Supporters having second teams, or indeed supporting more than one team isn’t an entirely new occurrence in football. In the 50s and 60s, before away travel became common, fans would ‘ground hop’ within their localities to catch a game on a Saturday with their team engaged in a different region. One of the gentlemen I attend matches with used to watch Spurs at White Hart Lane on alternate Saturdays when Arsenal were playing away from home. My mother did much the same.
However, the concept of the “second team” is one that has risen exponentially over the years. Firstly, as transportation has become more available and more sophisticated, people have been able to support clubs that aren’t immediately local. Therefore, they have tended to ‘adopt’ their immediately local club in tandem with their most prominent love. Another one of the fellas I go to away matches with attends just as many Barnet matches as Arsenal.
As time has progressed and immigration has increased, this development has manifested itself on a more global scale. Another one of the guys I go to Arsenal matches with has his family roots in Tuscany and therefore supports Fiorentina as well as the Gunners. It’s an extension of his family identity, with his parents having moved from Italy to North London. As with every other phenomenon on the planet, digital technology has seen it evolve from microbe to sky scraper swotting mega beast in a few short years.
In the ‘global village’ of the internet, watching teams from all four corners of the globe at pretty much any time of the day or night is an illuminating possibility. La Liga and the Premier League in particular have looked to colonise (or “monetise”) the furthest flung nooks and crannies of Africa, Asia and South America to cultivate support. As a result, the idea of affiliating oneself with a foreign side, either as a secondary concern to your local team, or as your one true love, is commonplace.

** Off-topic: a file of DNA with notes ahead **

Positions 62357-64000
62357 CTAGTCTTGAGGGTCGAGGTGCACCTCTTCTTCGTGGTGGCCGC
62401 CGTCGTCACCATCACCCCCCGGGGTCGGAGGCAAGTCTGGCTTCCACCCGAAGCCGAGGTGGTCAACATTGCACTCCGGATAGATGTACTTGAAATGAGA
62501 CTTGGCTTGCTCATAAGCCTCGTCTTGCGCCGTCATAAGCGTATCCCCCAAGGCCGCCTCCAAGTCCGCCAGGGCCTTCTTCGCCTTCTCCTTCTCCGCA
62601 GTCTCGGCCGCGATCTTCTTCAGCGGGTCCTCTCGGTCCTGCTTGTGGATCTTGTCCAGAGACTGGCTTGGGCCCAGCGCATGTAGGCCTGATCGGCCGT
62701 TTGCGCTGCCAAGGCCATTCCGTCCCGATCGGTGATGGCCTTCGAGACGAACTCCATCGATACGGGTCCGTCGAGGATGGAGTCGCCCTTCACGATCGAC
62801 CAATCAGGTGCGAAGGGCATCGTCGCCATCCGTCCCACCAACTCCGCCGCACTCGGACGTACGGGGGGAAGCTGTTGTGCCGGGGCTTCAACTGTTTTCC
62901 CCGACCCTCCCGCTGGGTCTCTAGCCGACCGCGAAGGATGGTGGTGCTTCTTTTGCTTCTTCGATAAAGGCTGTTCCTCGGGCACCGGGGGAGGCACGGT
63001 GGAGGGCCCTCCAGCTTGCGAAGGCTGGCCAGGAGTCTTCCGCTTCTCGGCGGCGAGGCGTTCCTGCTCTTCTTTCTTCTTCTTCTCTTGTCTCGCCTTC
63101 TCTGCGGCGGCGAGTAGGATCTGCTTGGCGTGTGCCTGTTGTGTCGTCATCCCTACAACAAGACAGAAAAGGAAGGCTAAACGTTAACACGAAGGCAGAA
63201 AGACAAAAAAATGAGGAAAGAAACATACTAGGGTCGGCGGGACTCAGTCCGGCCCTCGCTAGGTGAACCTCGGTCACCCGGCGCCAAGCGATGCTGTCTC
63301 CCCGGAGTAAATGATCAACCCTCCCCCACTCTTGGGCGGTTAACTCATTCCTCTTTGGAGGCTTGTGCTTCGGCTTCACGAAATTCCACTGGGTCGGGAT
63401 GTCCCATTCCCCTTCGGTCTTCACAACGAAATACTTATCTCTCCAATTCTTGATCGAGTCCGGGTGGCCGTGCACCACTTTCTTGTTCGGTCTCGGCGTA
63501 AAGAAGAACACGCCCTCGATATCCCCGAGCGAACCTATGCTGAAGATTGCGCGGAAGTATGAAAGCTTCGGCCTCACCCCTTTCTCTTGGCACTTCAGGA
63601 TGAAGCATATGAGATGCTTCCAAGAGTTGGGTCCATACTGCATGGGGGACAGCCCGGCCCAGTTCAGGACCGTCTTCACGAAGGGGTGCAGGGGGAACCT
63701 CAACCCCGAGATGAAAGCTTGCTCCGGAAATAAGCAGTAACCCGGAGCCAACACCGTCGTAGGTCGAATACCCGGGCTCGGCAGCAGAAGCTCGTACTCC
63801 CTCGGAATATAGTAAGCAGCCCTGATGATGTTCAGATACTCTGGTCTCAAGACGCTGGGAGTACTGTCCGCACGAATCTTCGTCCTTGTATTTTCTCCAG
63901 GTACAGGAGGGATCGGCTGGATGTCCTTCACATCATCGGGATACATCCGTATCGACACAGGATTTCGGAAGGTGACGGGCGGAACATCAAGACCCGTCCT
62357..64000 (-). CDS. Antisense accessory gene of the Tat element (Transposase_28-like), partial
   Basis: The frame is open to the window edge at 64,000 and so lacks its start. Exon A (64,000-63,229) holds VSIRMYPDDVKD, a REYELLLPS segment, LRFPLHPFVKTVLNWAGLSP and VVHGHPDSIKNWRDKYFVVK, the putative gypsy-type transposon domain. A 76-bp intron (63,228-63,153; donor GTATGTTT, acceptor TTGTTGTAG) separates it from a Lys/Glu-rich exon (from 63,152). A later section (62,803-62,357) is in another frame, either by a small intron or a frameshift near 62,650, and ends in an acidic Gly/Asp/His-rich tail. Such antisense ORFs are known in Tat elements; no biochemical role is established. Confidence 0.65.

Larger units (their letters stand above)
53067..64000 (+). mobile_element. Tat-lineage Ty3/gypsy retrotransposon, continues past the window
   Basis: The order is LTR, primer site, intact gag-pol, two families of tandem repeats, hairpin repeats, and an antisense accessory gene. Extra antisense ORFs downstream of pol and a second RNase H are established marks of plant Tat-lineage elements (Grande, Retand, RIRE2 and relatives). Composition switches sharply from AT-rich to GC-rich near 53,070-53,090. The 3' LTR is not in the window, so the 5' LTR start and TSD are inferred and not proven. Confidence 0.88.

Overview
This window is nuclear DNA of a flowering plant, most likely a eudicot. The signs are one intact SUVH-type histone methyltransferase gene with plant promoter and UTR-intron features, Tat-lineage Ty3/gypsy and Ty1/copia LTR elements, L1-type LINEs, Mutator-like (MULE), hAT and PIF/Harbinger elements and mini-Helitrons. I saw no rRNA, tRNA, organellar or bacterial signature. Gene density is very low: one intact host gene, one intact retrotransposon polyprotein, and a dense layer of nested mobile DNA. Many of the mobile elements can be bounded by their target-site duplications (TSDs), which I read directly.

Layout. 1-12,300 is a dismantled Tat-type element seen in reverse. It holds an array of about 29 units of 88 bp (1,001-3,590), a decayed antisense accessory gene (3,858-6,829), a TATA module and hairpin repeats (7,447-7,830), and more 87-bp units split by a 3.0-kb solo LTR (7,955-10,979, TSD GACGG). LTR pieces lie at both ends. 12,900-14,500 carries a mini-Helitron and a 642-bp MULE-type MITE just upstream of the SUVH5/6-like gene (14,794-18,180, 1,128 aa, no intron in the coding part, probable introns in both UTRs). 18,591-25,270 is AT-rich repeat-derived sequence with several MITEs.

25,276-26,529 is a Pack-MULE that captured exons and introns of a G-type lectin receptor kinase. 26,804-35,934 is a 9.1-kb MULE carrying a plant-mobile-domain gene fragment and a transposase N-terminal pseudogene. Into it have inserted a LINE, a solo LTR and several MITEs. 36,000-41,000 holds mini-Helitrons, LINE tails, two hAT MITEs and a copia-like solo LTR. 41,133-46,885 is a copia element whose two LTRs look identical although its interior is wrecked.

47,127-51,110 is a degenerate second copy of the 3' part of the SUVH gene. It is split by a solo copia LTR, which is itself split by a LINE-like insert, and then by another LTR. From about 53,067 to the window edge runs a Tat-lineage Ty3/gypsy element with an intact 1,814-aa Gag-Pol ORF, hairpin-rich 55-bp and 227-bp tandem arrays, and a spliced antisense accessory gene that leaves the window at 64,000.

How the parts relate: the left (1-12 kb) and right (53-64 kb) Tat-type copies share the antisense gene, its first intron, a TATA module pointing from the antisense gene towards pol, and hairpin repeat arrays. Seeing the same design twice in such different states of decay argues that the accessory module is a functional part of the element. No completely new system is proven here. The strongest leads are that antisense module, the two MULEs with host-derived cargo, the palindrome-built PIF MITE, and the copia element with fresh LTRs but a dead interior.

If increased coverage if the Internet’s most beautiful gift to football, then there is some devil in its detail. The world wide web has reduced footballing discourse into a long, irreconcilable argument where the chief aim is to be considered “right” above all else. The Internet’s Bosman clause if you will. As such, self righteous arguments rumble on as to one’s “right” to adopt a second team or indeed support more than one. This unfettered chest beating and dick swinging is much beloved of social networks in particular.
That said, I’ve never really had a “second team” myself. There are teams I look out for. Most of my weekend drinking companions are Millwall fans. I look for their results chiefly because they impact the ambiance of my Saturday nights in the drinking dens of South London. The truth is I’ve never really had reason to have a second team. Given the amount of time I devote to travelling to games and writing about Arsenal, it’s not really been practical in any case. Until now that is. You may or may not have noticed that the column has been in hibernation for the last fortnight.
I’ve been in Brazil where I have to admit, a nascent fondness became a fully bloomed holiday romance. My girlfriend is from the state of Minas Gerais in Brazil. Her team is Atletico Mineiro, her local team. Like many Brazilians, she began following the Premier League as its popularity became a global concern and took Arsenal as her English side. Consequently, I’ve found myself regularly watching Atletico, nicknamed “Galo” (which means ‘Rooster’) in the Brasileirão. A bond, albeit at distance, formed.
The affinity was heightened when Galo re-signed local lad and Arsenal ‘invincible’ Gilberto Silva in December, unashamedly one of my favourite characters of Arsenal’s recent history. I’d booked my latest visit to Minas Gerais some months ago. Serendipitously, Atletico made it to the Copa Libertadores Final to coincide with my trip. After some frantic phone calls, we were able to procure two tickets for the second leg in Belo Horizonte’s opulent Estádio Mineirão.